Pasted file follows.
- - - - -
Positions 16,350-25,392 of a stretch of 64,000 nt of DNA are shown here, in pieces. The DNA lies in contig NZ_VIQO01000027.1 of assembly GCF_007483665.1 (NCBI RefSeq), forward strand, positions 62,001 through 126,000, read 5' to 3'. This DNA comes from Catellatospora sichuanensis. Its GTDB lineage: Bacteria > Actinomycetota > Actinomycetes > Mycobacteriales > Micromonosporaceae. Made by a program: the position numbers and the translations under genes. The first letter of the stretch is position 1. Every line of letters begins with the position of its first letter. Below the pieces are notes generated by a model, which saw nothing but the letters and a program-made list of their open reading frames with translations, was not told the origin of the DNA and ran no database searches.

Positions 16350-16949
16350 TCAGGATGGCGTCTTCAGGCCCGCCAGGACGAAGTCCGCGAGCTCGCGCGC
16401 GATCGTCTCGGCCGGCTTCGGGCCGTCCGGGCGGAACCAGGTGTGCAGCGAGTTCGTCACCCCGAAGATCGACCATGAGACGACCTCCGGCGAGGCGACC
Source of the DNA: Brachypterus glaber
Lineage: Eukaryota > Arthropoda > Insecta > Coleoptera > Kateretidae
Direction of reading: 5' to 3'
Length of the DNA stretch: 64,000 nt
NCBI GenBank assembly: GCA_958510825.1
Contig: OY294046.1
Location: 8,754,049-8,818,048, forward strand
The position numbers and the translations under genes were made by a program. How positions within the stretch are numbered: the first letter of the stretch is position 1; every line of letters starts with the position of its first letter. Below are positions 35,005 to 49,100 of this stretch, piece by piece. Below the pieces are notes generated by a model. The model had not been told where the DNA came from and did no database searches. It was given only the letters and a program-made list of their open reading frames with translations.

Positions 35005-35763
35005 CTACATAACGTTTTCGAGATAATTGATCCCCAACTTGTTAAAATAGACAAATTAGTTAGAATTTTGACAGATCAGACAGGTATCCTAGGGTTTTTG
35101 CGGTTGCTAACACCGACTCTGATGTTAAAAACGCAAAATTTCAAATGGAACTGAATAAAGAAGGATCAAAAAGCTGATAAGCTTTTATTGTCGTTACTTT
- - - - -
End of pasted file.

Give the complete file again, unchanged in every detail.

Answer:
Positions 16,350-25,392 of a stretch of 64,000 nt of DNA are shown here, in pieces. The DNA lies in contig NZ_VIQO01000027.1 of assembly GCF_007483665.1 (NCBI RefSeq), forward strand, positions 62,001 through 126,000, read 5' to 3'. This DNA comes from Catellatospora sichuanensis. Its GTDB lineage: Bacteria > Actinomycetota > Actinomycetes > Mycobacteriales > Micromonosporaceae. Made by a program: the position numbers and the translations under genes. The first letter of the stretch is position 1. Every line of letters begins with the position of its first letter. Below the pieces are notes generated by a model, which saw nothing but the letters and a program-made list of their open reading frames with translations, was not told the origin of the DNA and ran no database searches.

Positions 16350-16949
16350 TCAGGATGGCGTCTTCAGGCCCGCCAGGACGAAGTCCGCGAGCTCGCGCGC
16401 GATCGTCTCGGCCGGCTTCGGGCCGTCCGGGCGGAACCAGGTGTGCAGCGAGTTCGTCACCCCGAAGATCGACCATGAGACGACCTCCGGCGAGGCGACC
Source of the DNA: Brachypterus glaber
Lineage: Eukaryota > Arthropoda > Insecta > Coleoptera > Kateretidae
Direction of reading: 5' to 3'
Length of the DNA stretch: 64,000 nt
NCBI GenBank assembly: GCA_958510825.1
Contig: OY294046.1
Location: 8,754,049-8,818,048, forward strand
The position numbers and the translations under genes were made by a program. How positions within the stretch are numbered: the first letter of the stretch is position 1; every line of letters starts with the position of its first letter. Below are positions 35,005 to 49,100 of this stretch, piece by piece. Below the pieces are notes generated by a model. The model had not been told where the DNA came from and did no database searches. It was given only the letters and a program-made list of their open reading frames with translations.

Positions 35005-35763
35005 CTACATAACGTTTTCGAGATAATTGATCCCCAACTTGTTAAAATAGACAAATTAGTTAGAATTTTGACAGATCAGACAGGTATCCTAGGGTTTTTG
35101 CGGTTGCTAACACCGACTCTGATGTTAAAAACGCAAAATTTCAAATGGAACTGAATAAAGAAGGATCAAAAAGCTGATAAGCTTTTATTGTCGTTACTTT